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Learn how to understand the risk factors of suicide, the key elements of workplace suicide prevention and how to respond in a crisis.
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Mental Health in the context of COVID-19 This mini-course highlights areas of suicidality and mental distress in light of the pandemic and suggest tools to help you provide support.
Introduction from Doctor Rebecca Osborne
In the UK, suicide is a significant cause of death for people under 50 years old. For example, around 2,000 people are killed on UK roads every year, but over 6,000 people die by suicide in the UK each year.
In 2018 6,507 suicides were registered in the UK. 75% were males and 25% were females. (ONS, 2019)
We also know that men from the lowest social class, living in the most deprived areas, are up to ten times more likely to end their lives by suicide.
## Poor mental health costs UK employers up to £45 billion each year.
But for every £1 spent by employers on mental health interventions, they get back £5 in reduced absence, presenteeism, and staff turnover. (Deloitte, 2020)
Understanding employee mental health
Suicidal thoughts are common, and now more than ever, people around you may be struggling with feeling hopeless or fearful about the future.
This may be caused by uncertainty over their employment or finances; or the health of themselves or others, for example on returning to a workplace after shielding.
Stigma around mental health issues and suicide, may make it difficult for someone to disclose these feelings, so it is important that we make it as easy as possible for our colleagues, friends and family to share how they're feeling and ask for help.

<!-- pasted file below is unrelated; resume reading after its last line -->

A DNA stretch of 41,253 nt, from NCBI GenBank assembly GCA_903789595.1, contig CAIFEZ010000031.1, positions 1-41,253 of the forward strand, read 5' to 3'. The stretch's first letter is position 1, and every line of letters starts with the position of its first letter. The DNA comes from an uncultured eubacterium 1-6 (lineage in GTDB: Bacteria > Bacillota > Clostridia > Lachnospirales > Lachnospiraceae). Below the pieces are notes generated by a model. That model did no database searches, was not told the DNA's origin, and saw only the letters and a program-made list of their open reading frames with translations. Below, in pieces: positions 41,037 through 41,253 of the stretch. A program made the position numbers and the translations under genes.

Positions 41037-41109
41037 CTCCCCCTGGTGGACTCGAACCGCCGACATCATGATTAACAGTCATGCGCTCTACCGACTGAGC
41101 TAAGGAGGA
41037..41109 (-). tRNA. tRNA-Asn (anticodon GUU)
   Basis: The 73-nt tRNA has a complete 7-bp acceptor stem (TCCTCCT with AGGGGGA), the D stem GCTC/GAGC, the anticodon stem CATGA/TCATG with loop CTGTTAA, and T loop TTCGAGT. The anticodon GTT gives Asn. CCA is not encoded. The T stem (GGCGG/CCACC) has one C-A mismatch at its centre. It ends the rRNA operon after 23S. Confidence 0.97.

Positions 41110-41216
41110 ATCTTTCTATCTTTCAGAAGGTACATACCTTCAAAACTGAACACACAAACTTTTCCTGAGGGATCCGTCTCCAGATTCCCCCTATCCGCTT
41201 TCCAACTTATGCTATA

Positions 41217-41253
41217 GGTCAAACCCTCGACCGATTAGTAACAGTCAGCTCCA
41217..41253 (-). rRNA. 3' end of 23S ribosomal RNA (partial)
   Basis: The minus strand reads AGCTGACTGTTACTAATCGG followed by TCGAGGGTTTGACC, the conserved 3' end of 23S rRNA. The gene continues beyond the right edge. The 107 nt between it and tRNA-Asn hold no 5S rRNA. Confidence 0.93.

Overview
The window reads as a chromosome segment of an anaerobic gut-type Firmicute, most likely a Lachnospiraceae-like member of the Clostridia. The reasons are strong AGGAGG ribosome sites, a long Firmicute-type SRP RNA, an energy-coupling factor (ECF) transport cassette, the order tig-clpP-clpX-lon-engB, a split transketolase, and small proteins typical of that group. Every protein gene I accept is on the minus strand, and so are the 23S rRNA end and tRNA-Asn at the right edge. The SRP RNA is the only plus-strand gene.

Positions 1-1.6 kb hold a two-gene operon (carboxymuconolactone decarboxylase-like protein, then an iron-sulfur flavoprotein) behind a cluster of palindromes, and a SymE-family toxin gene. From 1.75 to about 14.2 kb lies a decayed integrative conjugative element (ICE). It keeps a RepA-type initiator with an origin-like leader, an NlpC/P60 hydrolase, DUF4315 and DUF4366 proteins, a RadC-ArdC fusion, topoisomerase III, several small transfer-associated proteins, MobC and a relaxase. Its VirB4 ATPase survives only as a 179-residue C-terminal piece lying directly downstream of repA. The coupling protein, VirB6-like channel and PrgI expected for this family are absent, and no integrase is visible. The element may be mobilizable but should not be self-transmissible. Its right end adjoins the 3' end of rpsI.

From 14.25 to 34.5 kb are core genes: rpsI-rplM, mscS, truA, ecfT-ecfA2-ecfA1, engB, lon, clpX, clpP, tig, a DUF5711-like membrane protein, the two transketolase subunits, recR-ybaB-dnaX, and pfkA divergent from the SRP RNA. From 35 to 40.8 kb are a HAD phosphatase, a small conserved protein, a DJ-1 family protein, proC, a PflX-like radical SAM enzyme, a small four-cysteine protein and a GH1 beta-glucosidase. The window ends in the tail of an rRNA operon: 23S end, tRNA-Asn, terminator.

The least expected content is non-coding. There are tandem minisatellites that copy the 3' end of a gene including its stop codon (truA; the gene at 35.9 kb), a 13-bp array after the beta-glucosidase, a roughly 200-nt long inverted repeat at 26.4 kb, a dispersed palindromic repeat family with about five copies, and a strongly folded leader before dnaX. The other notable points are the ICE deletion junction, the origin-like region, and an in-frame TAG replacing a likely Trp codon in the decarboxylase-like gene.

Some physical signs of mental health issues include: Frequent headaches & suffering from minor illnesses Difficulty sleeping and being rundown Lack of care over appearance
Some behavioural signs of mental health issues include: Being withdrawn and not participating in conversations Loss of confidence Difficulty remembering things
How may mental health issues appear in the workplace?
It is important to know that using the word suicide will not put the idea into someone’s head or make it more likely to happen.
If someone is thinking about suicide, you’ll stand a much better chance of supporting them if you know about these thoughts, and if they are not thinking of suicide they’ll soon put you straight.
**How to ask about suicide: **
If you're worried about someone listen to your instincts, and find some time and privacy to ask them how they are.
Start with a question you feel comfortable asking - 'How are you doing?' "Are you OK?"
Reflect what you've noticed that has made you worry - 'I've noticed you're not seeming yourself lately, how are things?'
Give the person your full attention and the time and space to say what they are really feeling.
Don't feel the need to rush in and offer suggestions and advice, just show you genuinely care if they are struggling.
Frame the question to make it easy to give an honest answer - 'That sounds really tough, has it got so bad lately that you've had thoughts of suicide?' 'Sometimes when people are dealing with as much as you have, they have thoughts of wanting to end their life, is that something you've been thinking of?'
Don’t wait for the “perfect' time to ask about suicide. Ask the question, because suicide is preventable, and you can help to keep someone safe.
Toolkit for suicide prevention